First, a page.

Pennsylvania School District Allegedly Banned “Girls Who Code” Books
Why were Girls Who Code's books banned? A report shows a Pennsylvania school district banned books from the group; the district denies the accusation.
Amid the larger controversy around literary censorship in schools, people are specifically wondering why Girls Who Code books would be banned.
Girls Who Code, an organization supporting female representation in computer science, collaborated with Penguin Random House on a series of middle-grade books centering on girls forming friendships while coding.
But PEN America, a nonprofit devoted to protecting free expression, recently reported that Central York School District in Pennsylvania had banned all four books in the series: The Friendship Code; Team BFF: Race to the Finish!; Lights, Music, Code!; and Spotlight on Coding Club.
The Girls Who Code books are among more than 400 books the Central York School District has banned, according to PEN America.
PEN America listed the four Girls Who Code book in its latest Index of School Book Bans, which “instances where students’ access to books in school libraries and classrooms in the United States was restricted or diminished for either limited or indefinite periods of time, from July 1, 2021, through June 30, 2022.”
According to that index, all four Girls Who Code books were banned in classrooms in the Central York School District. The index also reports that same school district had banned more than 400 books.
According to Insider, a spokesperson for the Central York School District said that the ban had been in effect for 10 months before getting reversed in September 2021.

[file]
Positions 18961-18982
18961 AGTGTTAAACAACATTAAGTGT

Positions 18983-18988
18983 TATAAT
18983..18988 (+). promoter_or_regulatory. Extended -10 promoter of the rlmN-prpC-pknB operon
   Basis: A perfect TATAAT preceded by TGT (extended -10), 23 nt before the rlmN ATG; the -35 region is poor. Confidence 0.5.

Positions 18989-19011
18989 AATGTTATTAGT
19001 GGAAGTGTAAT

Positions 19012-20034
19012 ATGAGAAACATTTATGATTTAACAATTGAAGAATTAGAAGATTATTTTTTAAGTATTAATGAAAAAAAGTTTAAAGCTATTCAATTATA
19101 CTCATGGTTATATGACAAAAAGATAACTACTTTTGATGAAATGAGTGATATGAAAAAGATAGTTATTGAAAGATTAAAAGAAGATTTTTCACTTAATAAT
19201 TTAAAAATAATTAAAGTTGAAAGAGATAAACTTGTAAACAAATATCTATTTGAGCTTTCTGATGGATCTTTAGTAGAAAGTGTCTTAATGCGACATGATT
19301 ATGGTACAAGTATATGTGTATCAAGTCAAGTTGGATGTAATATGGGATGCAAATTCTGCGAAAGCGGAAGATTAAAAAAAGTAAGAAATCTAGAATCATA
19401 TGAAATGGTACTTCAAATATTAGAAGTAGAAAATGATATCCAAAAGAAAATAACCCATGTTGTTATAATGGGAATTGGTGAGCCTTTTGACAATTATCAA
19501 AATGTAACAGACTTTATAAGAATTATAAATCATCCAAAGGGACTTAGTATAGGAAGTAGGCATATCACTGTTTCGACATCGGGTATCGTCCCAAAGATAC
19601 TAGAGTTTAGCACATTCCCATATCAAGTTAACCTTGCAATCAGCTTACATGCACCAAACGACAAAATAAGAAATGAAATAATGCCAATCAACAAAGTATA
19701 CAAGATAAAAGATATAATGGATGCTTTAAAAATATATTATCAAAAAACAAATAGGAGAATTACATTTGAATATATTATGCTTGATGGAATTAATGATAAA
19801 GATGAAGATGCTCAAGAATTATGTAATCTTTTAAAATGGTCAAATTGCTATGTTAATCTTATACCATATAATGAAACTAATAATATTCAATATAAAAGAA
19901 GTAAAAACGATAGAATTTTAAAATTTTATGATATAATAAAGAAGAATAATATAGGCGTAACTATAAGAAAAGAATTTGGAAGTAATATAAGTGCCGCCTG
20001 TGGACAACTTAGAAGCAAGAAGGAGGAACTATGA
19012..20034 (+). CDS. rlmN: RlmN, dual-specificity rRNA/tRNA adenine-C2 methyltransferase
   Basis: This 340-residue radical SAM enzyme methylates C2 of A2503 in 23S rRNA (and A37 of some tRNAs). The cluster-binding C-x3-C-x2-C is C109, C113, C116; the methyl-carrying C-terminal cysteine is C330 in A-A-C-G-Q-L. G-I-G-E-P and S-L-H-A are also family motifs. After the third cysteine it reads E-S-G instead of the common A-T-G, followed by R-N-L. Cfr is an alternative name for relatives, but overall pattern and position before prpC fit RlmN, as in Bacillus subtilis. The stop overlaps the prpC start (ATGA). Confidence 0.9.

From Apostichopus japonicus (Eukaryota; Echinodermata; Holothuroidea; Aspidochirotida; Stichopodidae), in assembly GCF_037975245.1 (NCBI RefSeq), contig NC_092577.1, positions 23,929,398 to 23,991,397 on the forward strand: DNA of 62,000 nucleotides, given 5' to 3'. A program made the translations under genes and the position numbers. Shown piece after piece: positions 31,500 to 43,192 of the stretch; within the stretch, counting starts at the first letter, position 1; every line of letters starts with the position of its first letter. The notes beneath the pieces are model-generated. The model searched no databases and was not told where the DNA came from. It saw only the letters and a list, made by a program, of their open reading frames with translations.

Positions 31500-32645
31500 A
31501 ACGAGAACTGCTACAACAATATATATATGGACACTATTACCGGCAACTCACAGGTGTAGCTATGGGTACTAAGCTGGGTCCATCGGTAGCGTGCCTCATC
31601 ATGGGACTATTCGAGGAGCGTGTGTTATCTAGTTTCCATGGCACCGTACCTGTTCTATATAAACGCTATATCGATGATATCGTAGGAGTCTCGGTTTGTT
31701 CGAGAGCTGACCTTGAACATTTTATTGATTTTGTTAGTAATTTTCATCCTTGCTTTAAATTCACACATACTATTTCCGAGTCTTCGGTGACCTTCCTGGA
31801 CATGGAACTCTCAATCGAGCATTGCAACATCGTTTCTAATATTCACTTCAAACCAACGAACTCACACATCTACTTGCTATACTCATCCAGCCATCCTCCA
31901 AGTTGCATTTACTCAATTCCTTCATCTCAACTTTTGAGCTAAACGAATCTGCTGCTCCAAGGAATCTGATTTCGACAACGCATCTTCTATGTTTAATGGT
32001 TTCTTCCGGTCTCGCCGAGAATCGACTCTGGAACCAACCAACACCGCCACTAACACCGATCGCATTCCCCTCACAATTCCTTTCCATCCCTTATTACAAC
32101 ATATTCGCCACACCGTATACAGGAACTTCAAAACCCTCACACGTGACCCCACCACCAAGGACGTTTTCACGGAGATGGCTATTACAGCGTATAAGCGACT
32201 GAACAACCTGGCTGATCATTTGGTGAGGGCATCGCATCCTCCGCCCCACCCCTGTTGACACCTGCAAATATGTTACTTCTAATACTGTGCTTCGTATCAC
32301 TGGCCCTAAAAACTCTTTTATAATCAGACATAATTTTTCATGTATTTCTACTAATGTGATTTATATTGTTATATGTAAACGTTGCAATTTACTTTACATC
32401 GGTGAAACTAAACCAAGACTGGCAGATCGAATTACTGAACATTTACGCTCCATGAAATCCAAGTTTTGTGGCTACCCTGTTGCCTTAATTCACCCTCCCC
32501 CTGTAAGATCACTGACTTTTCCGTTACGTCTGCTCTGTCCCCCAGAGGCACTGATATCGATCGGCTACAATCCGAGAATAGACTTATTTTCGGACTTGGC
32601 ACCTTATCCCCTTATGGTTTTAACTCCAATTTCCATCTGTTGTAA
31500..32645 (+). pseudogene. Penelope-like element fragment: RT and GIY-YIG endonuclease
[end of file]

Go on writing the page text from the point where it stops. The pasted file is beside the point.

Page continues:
Girls Who Code founder Reshma Saujani said she was “shocked” by what she called “a direct attack on the movement.”
Speaking to Insider, Girls Who Code founder Reshma Saujani said that she was “just shocked” to hear reports of the ban. “This is about controlling women, and it starts with controlling our girls and what info they have access to,” she said.
Reshma went on: “We use these stories to teach kids to code. It felt very much like a direct attack on the movement we’ve been building to get girls coding. … You cannot be what you cannot see. They don’t want girls to learn how to code because that’s a way to be economically secure.”
The school board, however, claims the Girls Who Code book series hadn't been banned.
Officials from the Central York School District responded to the controversy on Monday, Sept. 26, saying in a statement that the Insider article had “categorically false” information and claiming that the Girls Who Code books “[have] not been banned, and they remain available in our libraries,” according to The Guardian.
A representative from the school district told Newsweek that the Girls Who Code series “was included in a Diversity Resource List, along with approximately 200 other resources, that was removed from the Central York School District in November of 2020.”
The rep added: “The Girls Who Code series remained in circulation from November 2020 to September 2021 when the Diversity Resource List was reinstated by the Central York School District Board of Directors.”
In a September 2021 statement about the decision to pull the list of diversity resources, Jane Johnson, the Central York school board president at the time, said, “What we are attempting to do is balance legitimate academic freedom with what could be literature/materials that are too activist in nature, and may lean more toward indoctrination rather than age-appropriate academic content.”
After the release of the latest Index of School Book Bans, PEN America CEO Suzanne Nossel pointed Newsweek to its online tip sheet about fighting book banks. “We want students to recognize they have a stake in fighting for their rights under the Constitution and the freedom to read,” she told the magazine.